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I had a rule, which I really did honor. I told everyone who worked for me that the poorest performer would be terminated each year. I’m not sure that’s even legal in today’s polically correct society.

What a great idea…unfortunately, executing this nowadays would probably be a nightmare.  I would assume that you could have new hires sign contracts accepting the fact that termination after a year of underachieving was a possibility given a strict system of guidelines (which would also be defined and described).  If they were leery of signing, that would be a red flag … if they were gung-ho and couldn’t wait to sign the papers … he/she was the one you wanted.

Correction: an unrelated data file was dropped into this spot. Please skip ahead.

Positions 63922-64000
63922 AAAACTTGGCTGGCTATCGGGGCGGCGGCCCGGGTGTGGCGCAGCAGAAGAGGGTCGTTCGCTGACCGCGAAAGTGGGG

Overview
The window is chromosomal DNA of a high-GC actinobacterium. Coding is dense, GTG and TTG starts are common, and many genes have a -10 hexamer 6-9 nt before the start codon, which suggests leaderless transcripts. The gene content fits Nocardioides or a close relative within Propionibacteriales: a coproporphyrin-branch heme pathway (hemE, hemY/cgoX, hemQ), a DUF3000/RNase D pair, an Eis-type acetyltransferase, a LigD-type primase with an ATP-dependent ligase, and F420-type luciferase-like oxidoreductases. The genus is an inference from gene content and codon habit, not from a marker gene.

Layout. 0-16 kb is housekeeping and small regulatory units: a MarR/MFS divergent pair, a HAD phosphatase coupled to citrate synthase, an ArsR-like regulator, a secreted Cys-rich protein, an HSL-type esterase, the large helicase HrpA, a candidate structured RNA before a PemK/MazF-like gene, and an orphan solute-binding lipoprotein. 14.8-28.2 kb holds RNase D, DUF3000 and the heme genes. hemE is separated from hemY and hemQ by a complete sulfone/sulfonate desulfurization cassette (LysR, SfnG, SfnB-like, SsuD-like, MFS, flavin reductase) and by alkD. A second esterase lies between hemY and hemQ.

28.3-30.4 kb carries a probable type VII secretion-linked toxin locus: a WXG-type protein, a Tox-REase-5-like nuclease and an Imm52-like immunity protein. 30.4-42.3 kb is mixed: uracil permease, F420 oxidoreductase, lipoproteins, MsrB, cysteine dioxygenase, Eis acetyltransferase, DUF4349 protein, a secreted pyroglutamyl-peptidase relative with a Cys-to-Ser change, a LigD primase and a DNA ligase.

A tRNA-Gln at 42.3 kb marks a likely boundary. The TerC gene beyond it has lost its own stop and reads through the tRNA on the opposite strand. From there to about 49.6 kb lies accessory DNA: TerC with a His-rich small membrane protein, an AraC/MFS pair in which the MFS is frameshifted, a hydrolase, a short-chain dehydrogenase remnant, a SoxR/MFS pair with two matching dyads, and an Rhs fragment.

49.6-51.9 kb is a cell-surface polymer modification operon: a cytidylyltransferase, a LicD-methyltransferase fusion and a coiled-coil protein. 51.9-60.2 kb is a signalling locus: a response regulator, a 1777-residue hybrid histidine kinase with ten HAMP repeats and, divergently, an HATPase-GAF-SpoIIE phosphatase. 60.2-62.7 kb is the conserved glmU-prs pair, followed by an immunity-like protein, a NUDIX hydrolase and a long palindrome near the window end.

Reading back on all of this, I think it really shows the importance of the hiring process.  It really seems you could filter out 90+% of the people that would not be good for your company right up front.  Companies send workers through HR  … if you pass the HR interview, you meet with engineers.  This is actually the right idea; however I see one problem.  Do those engineers have stakes in the company?  If they don’t, what is the real incentive to take the hiring process this seriously.

Let me explain … one could argue that everyone has a stake in the company because the company must profit or everyone will lose a job.  It is not that black and white.  Companies may continue to succeed because 25% within the company is doing all the work.  So, even if bad hires are made, the company will still stay afloat.

One possible incentive could be for every year a new hire succeeds and remains part of the company, those responsible for the hire would get some sort of bonus.

Of course, I am speaking business philosophy now.  Philosophy, work ethic, and business … 3 of my favorite subjects.